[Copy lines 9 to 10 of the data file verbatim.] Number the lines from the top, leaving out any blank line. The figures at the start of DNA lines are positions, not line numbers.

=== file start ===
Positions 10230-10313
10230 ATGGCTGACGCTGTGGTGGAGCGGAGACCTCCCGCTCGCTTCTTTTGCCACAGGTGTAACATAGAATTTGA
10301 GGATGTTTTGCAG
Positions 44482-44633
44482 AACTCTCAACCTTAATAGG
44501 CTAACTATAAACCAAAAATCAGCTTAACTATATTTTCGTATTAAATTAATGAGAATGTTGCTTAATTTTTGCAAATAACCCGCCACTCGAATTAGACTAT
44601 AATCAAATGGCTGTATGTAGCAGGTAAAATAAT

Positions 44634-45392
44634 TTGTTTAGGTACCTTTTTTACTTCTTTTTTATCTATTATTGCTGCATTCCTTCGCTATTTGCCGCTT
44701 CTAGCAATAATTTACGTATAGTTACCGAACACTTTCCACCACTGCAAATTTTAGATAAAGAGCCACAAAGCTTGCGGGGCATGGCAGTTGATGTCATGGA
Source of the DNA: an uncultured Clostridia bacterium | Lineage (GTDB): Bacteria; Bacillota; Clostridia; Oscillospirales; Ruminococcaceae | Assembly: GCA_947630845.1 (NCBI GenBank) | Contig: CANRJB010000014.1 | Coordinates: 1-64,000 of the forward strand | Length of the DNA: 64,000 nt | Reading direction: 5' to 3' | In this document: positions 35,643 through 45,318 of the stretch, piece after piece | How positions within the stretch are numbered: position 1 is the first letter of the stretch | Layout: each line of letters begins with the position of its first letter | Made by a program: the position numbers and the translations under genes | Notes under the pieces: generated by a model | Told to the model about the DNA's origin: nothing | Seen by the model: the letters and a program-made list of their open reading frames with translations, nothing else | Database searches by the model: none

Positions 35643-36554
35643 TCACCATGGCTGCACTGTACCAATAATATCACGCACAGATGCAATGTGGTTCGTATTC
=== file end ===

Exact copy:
44634 TTGTTTAGGTACCTTTTTTACTTCTTTTTTATCTATTATTGCTGCATTCCTTCGCTATTTGCCGCTT
44701 CTAGCAATAATTTACGTATAGTTACCGAACACTTTCCACCACTGCAAATTTTAGATAAAGAGCCACAAAGCTTGCGGGGCATGGCAGTTGATGTCATGGA